I both love and dread reading British author James Herriot. I love him because I consider him to be one of the greatest writers of all time. And I dread reading him, because any story of his that features a dog or cat will make me cry. Since I usually listen to his books on audio with the rest of the family, this means a lot of discreet eye-wiping and some flat out bawling into my coloring book.
James Herriot’s books begin with All Creatures Great And Small. As a newly released veterinarian student, he trots into the countryside to get a position with Siegfried, an eccentric blowhard who never admits when he’s wrong, and his brother Tristan, a “lazy sod” more interested in pranking the neighbors than pulling his own weight.
Throughout the books, James comes up against some puzzling animal cases, shares laugh-out-loud stories of demented pet owners, erratic animal behaviors, and tackles mystifying medical mysteries. He meets and falls in love with his wife, Helen… and he goes off to war. Some stories, such as the tale of the dog who continually “sneaked up” on people, scared them half to death, and then fled “laughing all the way,” will make you smile; others, which include the loss of beloved animals, and an instance where James and his wife must return an adopted cat they’ve fallen in love with, will leave you in tears. Herriot knows how to tug your heartstrings and make his characters unforgettable. He turns them into your friends with a single chapter.
The world had changed by the 1970s, when Herriot (whose real name was James Alfred Wright) wrote his books about the 1940s, and to a modern reader, it has altered even more. In our time, we hear all the time that to be a responsible pet owner, you need to spay or neuter your pet—in the 1940s, this was not a common practice and never occurs to Herriot as he goes about his business (except in one humorous instance in which he wanted to neuter a dog with “problems” in his parts; the owner pitched a fit and endured the mortifying aftermath of his male dog seeming to be “in heat”). Herriot speaks warmly of cats, and states that the public perception of cats, much to his delight, was “changing.” Instead of farmers seeing them as a nuisance, or chasing them off, or throwing things at them, more and more people were loving them.
He talks about the decline of using horses to farm with, and the rise of the machine which led to draft horses becoming a replaceable commodity. Though Harriet was never very comfortable tending horses (he left that to Siegfried), this dramatic shift in the fabric of British life made him sad. Later books delve into his stint in the military, though thankfully he saw no service on the front lines (something he hated at the time, but no doubt felt grateful for later; unlike his peers, he did not return home war-scarred, though he came home less a few teeth thanks to the hellish “army dentist”).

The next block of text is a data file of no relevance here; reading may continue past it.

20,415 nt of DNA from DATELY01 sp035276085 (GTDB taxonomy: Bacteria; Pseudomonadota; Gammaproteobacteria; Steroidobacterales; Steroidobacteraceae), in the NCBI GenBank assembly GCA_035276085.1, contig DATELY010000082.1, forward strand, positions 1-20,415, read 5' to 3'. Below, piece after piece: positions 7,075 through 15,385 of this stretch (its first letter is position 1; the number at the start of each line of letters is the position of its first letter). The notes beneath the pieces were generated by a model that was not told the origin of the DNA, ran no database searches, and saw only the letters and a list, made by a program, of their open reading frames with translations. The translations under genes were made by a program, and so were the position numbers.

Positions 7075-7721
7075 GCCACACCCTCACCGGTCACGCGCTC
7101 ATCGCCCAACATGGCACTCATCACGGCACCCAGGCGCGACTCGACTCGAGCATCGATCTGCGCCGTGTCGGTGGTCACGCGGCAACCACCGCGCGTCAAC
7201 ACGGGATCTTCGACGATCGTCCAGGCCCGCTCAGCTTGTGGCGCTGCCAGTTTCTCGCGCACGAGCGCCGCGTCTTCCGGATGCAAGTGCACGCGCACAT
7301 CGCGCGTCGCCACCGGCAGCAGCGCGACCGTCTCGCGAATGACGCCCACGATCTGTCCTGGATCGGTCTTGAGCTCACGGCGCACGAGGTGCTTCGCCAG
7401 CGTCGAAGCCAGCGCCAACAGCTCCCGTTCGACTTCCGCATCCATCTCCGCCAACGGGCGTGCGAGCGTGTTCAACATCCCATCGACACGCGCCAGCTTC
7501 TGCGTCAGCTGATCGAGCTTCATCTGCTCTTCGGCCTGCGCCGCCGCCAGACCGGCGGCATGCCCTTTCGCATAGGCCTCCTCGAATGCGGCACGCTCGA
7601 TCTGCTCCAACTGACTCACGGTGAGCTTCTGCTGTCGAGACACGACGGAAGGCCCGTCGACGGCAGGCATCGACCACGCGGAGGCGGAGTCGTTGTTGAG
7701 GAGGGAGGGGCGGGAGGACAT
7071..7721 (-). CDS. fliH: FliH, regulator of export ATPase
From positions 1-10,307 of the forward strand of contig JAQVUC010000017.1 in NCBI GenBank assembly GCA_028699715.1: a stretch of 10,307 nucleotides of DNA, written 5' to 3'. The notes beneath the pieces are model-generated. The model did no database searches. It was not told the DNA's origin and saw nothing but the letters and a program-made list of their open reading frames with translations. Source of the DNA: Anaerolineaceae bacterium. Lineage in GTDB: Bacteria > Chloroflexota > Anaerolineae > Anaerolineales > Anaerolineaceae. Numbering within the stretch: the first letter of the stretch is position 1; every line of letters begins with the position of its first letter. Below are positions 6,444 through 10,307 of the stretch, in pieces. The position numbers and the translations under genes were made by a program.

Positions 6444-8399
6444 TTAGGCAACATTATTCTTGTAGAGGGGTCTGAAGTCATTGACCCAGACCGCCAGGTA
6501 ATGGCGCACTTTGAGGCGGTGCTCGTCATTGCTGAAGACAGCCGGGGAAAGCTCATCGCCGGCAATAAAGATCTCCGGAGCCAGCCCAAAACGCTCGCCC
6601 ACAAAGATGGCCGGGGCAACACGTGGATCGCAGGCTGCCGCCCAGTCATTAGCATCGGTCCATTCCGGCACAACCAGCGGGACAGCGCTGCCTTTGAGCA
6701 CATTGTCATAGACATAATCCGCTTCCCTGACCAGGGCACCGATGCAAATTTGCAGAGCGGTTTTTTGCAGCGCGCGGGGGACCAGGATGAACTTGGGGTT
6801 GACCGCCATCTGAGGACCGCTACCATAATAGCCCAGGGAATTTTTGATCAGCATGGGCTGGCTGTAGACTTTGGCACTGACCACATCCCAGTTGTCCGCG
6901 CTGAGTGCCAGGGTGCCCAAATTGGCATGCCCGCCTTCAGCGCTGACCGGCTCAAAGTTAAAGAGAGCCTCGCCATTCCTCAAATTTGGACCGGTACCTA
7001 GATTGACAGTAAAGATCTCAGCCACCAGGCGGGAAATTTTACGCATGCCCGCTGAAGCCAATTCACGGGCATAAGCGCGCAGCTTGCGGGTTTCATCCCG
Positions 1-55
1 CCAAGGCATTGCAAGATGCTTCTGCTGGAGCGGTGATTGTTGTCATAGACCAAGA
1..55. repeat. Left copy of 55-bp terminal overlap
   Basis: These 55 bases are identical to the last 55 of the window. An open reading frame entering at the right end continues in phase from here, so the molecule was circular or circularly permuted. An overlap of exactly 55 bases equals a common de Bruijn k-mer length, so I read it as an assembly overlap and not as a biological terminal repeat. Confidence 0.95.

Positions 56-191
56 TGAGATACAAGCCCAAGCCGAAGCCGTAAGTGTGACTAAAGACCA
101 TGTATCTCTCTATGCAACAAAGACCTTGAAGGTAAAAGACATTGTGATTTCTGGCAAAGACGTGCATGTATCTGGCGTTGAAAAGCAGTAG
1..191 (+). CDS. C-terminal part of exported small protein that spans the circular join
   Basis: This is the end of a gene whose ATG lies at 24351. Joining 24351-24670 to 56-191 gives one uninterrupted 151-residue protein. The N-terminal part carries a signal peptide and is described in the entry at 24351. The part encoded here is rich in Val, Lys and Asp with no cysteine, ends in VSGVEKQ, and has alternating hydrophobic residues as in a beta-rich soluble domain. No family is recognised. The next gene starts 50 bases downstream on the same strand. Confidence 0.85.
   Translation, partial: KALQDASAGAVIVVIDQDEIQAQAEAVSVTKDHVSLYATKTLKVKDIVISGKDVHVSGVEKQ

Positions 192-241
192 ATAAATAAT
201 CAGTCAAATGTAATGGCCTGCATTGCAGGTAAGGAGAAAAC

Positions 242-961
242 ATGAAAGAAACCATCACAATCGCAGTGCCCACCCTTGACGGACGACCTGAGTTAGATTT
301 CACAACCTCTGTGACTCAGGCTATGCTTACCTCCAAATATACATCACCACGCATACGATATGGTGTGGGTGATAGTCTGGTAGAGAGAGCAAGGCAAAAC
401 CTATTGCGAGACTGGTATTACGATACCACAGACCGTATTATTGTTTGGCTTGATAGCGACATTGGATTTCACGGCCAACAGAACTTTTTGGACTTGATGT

Told in the form of short stories, James introduces us to, and makes us love, his cast of eccentric and memorable local characters, from a man who lives in a tent (his only companion a much-beloved tiny cat) to Tristan, his often “partner in crime” and local hoodlum. He revisits certain figures multiple times, such as the larger-than-life animal surgeon several towns over who can literally drink Herriot under the table. And considering his awful first impression on Helen, he marvels along with the rest of us that she ever gave him a second chance.
Many stories set in the 1940’s focus on the horrors and hardships of war, and that’s fitting… but if you want a different story, one filled with piglets and farm dogs and the occasional violent snowstorm on the heath, James Herriot is just your ticket into the past. He captures a changing world, a bygone era, and the “early years” of veterinary practice, some of whose techniques he was glad to see fall by the wayside in the light of modern medicines.
Translated into many languages and sold all over the world, James Herriot’s stories live on… and will soon come to the small screen. The BBC has announced its intention for a full season in 2020, including a Christmas special. If it follows the books, it’ll be a heartwarming glimpse into the past. Now would be a great time to check out the books. Just pack the tissues. Every other story will hit your feels.
ABOUT THE AUTHOR: Charity Bishop devotes her free time to eating chocolate, debating theology with her friends, researching the Tudors, writing books, blogging, and searching for spiritual truth in all aspects of life.